Vincent Van Duysen

The term minimalism has been used so often and so indiscriminately in art, architecture, and fashion to describe a paired-down aesthetic that it has lost most of its currency. Along with words like modernism, pop, or international, minimalism mainly serves as an empty lexical placeholder in a culture that often seems to cling to the style out of fear of more personal expression. -Belgian architect and designer Vincent Van Duysen has been called a minimalist throughout his career, but at the age of 47, he hardly shies away from expressing himself. In fact, his monastic constructions, clean lines, almost sacred geometries, and sensual uses of light, shape, and natural materials make up a decidedly individualistic and emotional body of work.

Van Duysen got his start as an assistant to Aldo Cibic in the legendary Milan studio of Ettore Sottsass. In 1990, he went on to establish his own studio in Antwerp, Belgium. He comes from the long and rarefied line of architects who refuse to concentrate only on the shell and also project a sense of living that is as much inside as outside. Van Duysen calls it the “art of living,” and he’s done much to refine that art in industrial design, having created everything from slender outdoor furniture and earthenware containers to Swarovski crystal chandeliers. His architecture is more purist than minimal, and an exhaustive sweep of it can be seen in a new monograph, Vincent Van Duysen: Complete Works (Thames & Hudson), which is out this May. Also this spring, his studio will show several new product designs at the Milan Furniture Fair, including a cupboard system and bathroom furniture. And in September, the Antwerp youth hostel he designed is set to open. It’s hardly a surprise that Van Duysen is friends with fellow Antwerpian and purist of fashion Raf Simons. The two recently spoke about what minimalism means to them as well as the kinds of houses they really want to call home.

You need to be comfortable in a house the same way you need to be comfortable in a piece of clothing. you and i like the pureness of an object. the architecture of a room can be an object as can a piece of clothing.Vincent Van Duysen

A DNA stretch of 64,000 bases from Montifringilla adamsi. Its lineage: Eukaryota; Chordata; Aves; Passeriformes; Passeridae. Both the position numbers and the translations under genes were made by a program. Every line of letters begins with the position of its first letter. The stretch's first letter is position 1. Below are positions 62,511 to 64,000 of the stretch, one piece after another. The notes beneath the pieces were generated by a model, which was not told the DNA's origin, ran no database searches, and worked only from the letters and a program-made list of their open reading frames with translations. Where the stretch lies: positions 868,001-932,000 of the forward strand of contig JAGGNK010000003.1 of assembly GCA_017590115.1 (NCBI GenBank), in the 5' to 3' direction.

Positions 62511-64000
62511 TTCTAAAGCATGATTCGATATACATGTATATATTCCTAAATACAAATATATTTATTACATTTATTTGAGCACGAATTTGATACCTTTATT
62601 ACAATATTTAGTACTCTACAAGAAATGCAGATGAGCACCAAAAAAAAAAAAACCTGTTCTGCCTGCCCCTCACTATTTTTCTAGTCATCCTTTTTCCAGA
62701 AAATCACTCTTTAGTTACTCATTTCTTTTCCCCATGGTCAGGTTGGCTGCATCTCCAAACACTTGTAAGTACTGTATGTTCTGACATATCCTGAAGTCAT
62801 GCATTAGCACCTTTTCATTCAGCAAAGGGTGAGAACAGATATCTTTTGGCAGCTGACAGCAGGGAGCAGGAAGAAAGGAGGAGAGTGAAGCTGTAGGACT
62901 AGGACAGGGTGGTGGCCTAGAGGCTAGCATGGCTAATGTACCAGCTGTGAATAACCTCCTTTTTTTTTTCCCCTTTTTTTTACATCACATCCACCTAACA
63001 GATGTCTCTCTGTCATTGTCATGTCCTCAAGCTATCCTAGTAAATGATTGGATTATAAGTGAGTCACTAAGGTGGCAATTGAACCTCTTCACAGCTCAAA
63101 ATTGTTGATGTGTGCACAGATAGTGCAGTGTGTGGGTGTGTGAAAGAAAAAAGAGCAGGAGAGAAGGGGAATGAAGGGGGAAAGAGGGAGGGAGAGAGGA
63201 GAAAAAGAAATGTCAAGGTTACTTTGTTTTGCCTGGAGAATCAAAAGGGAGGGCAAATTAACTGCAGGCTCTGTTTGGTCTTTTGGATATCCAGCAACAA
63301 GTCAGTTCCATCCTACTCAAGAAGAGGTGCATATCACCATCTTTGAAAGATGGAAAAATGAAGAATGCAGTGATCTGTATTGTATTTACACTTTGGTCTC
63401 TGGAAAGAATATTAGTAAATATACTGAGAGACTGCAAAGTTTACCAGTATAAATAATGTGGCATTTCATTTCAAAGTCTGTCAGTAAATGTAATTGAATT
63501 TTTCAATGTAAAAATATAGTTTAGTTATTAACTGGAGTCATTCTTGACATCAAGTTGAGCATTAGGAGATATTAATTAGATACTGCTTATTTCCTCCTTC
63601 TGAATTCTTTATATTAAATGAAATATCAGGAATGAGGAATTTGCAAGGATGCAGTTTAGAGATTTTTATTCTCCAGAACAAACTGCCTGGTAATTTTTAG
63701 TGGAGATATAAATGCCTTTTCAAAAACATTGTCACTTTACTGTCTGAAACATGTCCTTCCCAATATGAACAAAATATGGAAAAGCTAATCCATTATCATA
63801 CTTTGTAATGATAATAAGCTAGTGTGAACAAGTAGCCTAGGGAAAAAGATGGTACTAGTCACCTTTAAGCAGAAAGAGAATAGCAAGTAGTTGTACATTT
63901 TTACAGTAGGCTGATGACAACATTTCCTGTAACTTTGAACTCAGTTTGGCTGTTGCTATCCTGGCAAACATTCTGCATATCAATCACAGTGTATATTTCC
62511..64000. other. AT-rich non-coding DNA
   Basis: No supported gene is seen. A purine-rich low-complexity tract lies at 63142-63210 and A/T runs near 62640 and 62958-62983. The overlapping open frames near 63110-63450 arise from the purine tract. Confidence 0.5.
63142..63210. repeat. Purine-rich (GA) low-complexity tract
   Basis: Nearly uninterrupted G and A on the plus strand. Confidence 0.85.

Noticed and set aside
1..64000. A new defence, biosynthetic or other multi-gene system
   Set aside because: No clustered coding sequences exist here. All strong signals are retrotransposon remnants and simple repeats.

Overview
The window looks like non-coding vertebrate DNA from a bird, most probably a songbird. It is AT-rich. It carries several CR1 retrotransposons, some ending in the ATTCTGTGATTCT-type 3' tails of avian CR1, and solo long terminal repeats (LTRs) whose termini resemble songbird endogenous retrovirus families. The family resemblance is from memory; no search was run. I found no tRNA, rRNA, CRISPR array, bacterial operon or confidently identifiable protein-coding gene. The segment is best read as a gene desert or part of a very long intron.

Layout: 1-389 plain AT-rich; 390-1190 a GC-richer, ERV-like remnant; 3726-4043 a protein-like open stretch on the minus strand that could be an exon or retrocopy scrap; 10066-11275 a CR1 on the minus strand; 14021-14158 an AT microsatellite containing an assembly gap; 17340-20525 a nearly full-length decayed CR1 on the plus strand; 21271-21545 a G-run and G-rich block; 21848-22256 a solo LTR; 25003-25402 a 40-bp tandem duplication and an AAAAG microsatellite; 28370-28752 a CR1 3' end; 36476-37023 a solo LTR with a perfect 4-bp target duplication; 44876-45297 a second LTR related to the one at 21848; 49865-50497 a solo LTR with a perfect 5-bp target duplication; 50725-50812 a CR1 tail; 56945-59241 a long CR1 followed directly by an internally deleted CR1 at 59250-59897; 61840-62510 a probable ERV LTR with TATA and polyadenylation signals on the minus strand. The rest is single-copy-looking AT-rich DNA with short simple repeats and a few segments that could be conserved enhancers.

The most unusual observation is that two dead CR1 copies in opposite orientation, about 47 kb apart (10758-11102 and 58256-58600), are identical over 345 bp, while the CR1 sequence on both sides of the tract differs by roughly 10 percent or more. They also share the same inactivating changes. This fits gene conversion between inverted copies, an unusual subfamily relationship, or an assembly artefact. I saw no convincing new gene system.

RAF SIMONS: Okay, Vincent. Obviously I know quite a lot about you because we are good friends. But what I really don’t know about is how you grew up. What was your family like?

VINCENT VAN DUYSEN: I grew up in a provincial town between Ghent and Antwerp. I was an only child in a very, very protected environment—and a very conservative one. I studied Latin and Greek in secondary school—not mathematics, as you might think, seeing as how I became an architect designer. But I wasn’t that kind of kid. I was very emotional—and I still am—very sensitive to what was going on around me. I was very observant. And I was also in one way fragile and in another way strong. I was in a protected environment not just with my parents but because I went to boarding school for eight years before I went to art school. My parents wanted me to study law and choose a much more pragmatic profession. I was never supposed to go into art. But I was a sensitive boy. I chose art. I wasn’t even thinking about architecture at this time.

SIMONS: I’m shocked by how much we have in common. I was also an only child. My family was more working-class—my dad was in the army and my mom was a cleaning lady her whole life. I was completely unaware of the possibility of art. I was supposed to be a doctor or a lawyer as well, although my parents said, “We never had the possibility to study, so you do what you want to do.” I became an industrial designer. That’s all I was aware of.

VAN DUYSEN: I was pretty isolated. As a kid, I was friendless, and I never did sports. When I was 11, my family moved from the city of Lokeren [in Belgium] to a house in the country. I loved the farmhouse—the cows and horses and birds. I always wanted to have animals around. I adored animals. My mother hated them because she thought they were dirty, but they were so sweet. They give you all the attention you want, and there is such tenderness in them. That compensated for the harsh environment of the city and school. I was also very passionate about fashion and dancing. I took ballet courses in the city. I was attracted by the more unconventional kids on the street there. I was already an alternative person. I went to youth clubs. I was a kid of the ’80s, really following the music and the clothing from that time. During the week I was being taught in a very strict boarding school, and on the weekend I was blowing open. It was all moving toward art. I didn’t want to study architecture because I have no affinity for the application of math and physics. I was actually supposed to study fashion—which, to me, is art. My parents had friends who were architects, and I came into contact with them. And one sculptor who was giving lectures in architecture told me that architecture would be best for me because I could incorporate my sensitivity and creativity. Actually, that’s what I did. I’m happy that I’m an architect and that I’m also not behaving like this typical architect and that myarchitecture is different from what everyone else is doing. I was even thinking over the weekend that at one point I might want to design a small collection of clothing. When I graduated in ’85, I was still so curious about the world. I wanted to know more about it and about the art of living, which for me was much more linked to real architecture. Design is more a part of living, which was why I moved immediately to Milan.